Last of the Minoans

Tel Kabri is located in the western Galilee region of Israel. It is a Canaanite site and features rare finds from the Middle Bronze Age i.e., 2100 – 1500 BCE. Recently, archaeologists found the remains of a palace and a Minoan style fresco in the palace. But what were Minoans doing in Israel some 3,500 years ago? Can it be that modern day Jews, descendants of the Biblical Israelites, are also the last of the ancient Aegeans – the Minoans and the Mycenaeans of Greece? Sounds crazy because we think of the Middle East and the Aegean (including modern day Greece) as two different worlds – studied by two different departments in universities. But once you realize that in ancient times the cultures of the Aegean and the Middle East overlapped, many mysteries are solved.

It may surprise people but the island of Crete, the center of Minoan civilization, is mentioned many times in the Bible. In scripture, Crete is called “Caphtor” as in Genesis 10:13-14, where a connection is made between Caphtor and the Philistines.

Speaking of the Philistines, it is widely acknowledged that they came from the Aegean and settled on the coast of modern day Israel and Gaza. The Book of Exodus refers to “the way of the Philistines” (Exodus 13:17) i.e., the coastline between Egypt and Israel. According to scholars, the Philistines arrived in the area around 1200 BCE. From this perspective, the Biblical Exodus must have happened around that time, or else the Bible would not be mentioning the Philistines. But I believe that the archaeological evidence points to an earlier date for the Exodus – around 1500 BCE. Meaning, the Philistines must have arrived on the scene 300 years earlier than we thought. How can that be? Well, at the beginning, the “Philistines” may not have been a specific people. The term may have been a generic name for Aegeans. The people that the Bible calls Philistines may have arrived in 1200 BCE, but their predecessors, the Minoans, may have been in the Middle East since long before. In fact, the latest archaeology suggests that there was an Aegean presence in Israel as early as 1600 BCE! Besides the recent findings at Tel Kabri, Minoan wall paintings have been found all along the coast from the Egyptian Delta to Qatna in Syria, to Alalakh in Turkey. Meaning, there were Minoans in the area and they seem to have had a “road” or “way” that ran along the coast. This is perfect synchronicity between the Biblical text and the Minoan archaeology.

Once we realize that we can look in the Aegean for Biblical archaeology, previously unnoticed evidence for the Biblical narrative suddenly comes to light. For example, a Minoan wall painting was found in Santorini that depicts a magical city on a kind of man made island in the Nile. This image perfectly fits with ancient Avaris – the city of the Ivri i.e., the Hebrews – discovered in the Egyptian Delta and dating to the time of the Exodus.

The evidence keeps mounting and it throws new light on the Book of Exodus. For example, when the Bible says that a “mixed multitude” (Exodus 12:38) followed Moses out of Egypt into the desert and eventually into Canaan, we now realize based on the new findings that some of this “multitude” must have been Aegean, specifically Minoans.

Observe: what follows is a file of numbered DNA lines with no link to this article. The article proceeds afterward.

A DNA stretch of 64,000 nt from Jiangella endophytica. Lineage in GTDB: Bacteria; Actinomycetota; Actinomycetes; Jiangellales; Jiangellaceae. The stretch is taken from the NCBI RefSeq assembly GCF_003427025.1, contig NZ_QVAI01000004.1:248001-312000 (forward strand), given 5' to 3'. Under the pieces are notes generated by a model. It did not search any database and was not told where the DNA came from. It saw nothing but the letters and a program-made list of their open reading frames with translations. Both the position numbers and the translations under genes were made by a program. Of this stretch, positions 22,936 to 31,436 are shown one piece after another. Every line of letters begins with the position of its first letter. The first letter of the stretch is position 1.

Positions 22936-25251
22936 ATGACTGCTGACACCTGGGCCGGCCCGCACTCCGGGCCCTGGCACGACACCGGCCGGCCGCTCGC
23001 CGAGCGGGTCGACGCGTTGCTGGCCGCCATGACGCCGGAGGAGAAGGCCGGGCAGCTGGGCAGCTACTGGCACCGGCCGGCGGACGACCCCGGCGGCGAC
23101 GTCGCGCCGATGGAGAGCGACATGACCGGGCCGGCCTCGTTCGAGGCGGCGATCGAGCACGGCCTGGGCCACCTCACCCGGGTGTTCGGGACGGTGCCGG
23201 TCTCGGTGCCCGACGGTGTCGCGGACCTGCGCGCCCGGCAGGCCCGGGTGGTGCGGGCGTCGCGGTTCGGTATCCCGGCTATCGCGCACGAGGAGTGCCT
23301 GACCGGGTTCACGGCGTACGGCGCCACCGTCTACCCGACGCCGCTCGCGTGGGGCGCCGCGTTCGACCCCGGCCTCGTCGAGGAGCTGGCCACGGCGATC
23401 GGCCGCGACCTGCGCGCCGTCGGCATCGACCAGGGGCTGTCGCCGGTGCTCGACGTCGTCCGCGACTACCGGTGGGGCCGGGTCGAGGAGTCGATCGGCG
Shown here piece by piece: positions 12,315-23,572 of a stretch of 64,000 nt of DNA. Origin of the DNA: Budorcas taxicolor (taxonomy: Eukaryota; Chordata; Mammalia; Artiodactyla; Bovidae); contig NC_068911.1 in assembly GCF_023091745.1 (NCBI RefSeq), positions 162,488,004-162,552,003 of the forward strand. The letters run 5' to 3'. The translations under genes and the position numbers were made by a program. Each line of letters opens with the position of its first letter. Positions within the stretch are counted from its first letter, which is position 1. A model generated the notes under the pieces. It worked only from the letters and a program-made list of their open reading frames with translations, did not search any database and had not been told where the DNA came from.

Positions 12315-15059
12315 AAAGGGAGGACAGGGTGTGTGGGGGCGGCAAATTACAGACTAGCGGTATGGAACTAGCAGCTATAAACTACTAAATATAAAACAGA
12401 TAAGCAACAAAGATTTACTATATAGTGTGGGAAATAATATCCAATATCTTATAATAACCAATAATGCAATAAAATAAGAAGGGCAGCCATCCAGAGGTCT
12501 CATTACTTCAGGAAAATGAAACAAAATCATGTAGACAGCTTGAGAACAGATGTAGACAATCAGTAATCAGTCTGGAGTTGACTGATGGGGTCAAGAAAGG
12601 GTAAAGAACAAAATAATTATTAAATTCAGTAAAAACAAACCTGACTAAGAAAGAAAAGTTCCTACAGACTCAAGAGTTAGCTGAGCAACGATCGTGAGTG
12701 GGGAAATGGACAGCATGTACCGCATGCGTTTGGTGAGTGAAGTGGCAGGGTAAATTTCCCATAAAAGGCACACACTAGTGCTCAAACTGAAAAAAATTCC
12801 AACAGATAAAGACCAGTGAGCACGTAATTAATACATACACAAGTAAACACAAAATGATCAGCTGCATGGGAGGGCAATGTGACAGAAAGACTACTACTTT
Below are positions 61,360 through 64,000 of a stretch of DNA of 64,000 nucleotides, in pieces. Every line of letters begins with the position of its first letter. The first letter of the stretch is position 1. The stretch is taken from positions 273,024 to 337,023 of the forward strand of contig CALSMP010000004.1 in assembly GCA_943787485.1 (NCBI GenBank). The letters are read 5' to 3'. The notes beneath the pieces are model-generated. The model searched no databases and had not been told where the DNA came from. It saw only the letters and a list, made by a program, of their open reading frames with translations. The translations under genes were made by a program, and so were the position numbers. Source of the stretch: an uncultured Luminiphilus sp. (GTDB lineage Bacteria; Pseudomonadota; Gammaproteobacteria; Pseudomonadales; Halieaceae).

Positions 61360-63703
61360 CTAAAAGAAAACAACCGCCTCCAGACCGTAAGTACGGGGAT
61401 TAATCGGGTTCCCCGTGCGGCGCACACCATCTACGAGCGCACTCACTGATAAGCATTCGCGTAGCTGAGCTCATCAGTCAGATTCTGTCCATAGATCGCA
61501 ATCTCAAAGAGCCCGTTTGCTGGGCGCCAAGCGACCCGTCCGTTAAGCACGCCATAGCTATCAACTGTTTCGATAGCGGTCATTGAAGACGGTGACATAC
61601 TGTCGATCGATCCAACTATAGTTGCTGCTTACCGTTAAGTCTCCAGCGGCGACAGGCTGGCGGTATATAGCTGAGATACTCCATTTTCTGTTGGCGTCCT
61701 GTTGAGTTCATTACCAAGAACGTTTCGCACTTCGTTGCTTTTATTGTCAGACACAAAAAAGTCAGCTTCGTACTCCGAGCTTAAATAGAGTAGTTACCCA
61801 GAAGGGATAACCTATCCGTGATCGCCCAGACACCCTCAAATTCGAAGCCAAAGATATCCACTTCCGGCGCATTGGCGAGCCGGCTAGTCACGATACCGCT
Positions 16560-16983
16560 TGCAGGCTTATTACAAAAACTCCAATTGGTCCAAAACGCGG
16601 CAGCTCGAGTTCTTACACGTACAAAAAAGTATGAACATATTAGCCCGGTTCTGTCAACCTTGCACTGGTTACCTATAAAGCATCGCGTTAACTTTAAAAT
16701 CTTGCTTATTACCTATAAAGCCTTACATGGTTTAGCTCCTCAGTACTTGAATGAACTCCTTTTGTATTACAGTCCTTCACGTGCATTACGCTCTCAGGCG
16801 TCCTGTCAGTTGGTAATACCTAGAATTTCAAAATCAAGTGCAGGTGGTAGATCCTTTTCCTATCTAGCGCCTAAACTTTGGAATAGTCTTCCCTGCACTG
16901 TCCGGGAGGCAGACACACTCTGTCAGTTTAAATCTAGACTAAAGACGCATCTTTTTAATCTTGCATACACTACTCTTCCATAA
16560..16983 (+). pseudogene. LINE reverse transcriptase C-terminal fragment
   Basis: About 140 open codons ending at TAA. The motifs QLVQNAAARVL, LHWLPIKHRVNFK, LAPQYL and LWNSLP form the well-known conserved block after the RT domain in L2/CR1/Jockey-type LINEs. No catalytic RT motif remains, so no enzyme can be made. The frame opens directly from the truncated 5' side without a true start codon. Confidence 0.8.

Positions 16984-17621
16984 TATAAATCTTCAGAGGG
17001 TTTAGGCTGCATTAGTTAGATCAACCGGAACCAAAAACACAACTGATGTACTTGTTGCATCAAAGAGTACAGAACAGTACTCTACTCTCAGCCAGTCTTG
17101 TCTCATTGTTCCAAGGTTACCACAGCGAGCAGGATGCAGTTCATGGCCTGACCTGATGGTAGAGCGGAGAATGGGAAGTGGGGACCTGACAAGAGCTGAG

Right after the Exodus, the Mycenaeans show up in the Aegean. Who are these people? They call themselves “Danoi”. Many years ago, the legendary Israeli archaeologist Yigael Yadin suggested a connection between the Danoi and the Israelite tribe of Dan. Both were sea-farers (see “The Song of Deborah”, Judges 5:17), both lived along the coast of the Mediterranean and the only place other than Mycenae that Aegean shaft graves have been found is Tel Dan in northern Israel. In other words, Minoans might have joined the Israelites on the Biblical Exodus while Danites might have settled Greece right after that same event. The “Danoi” and the “Danites” may have been intimately related and we hadn’t made that connection until now.

Once you realize the intimate contact between the Aegean and the Middle East at the time of the Biblical Exodus, you also realize that the great competitors to the Israelites in terms of religion were not the Egyptians but the Aegeans. For example, the golden calf may have been part of a “bull jumping” ceremony depicted on Minoan wall paintings. As another example, the Egyptians wore “holy fringes” that had a red thread among them, representing the blood of the goddess Isis. In contrast, the Minoans wore blue fringes – just as the Torah commands (Numbers 15:37-41) and religious Jews wear to this day!

Is this related to the Biblical golden calf?
Minoan priestess with blue fringes

Our Aegean past seems to have been hiding in plain sight. It may be that the Danites and the Danoi, the Philistines and the Minoans, the mixed multitude and the Israelites inhabited the same Bronze Age world. And when we examine that world, we notice that the Danoi of Greece come across through time as the most Israelite of the pagans, and the Danites of Israel come across as the most pagan of the Israelites.

In the Book of Maccabees, it states that the Spartans of Greece were related to the Jews (1 Maccabees 12:1-23). Ancient Sparta is no more, but Jerusalem stands. Can it be that the last of the Minoans and the Mycenaeans are the Jews of today? Do they still carry ancient Aegean traditions embedded in the Torah? Can Israel reclaim the memory of its Danite past?

About the Author
Simcha Jacobovici is a Canadian-Israeli filmmaker and journalist. He is a three-time Emmy winner for “Outstanding Investigative Journalism” and a New York Times best selling author. He’s also an adjunct professor in the Department of Religion at Huntington University, Ontario.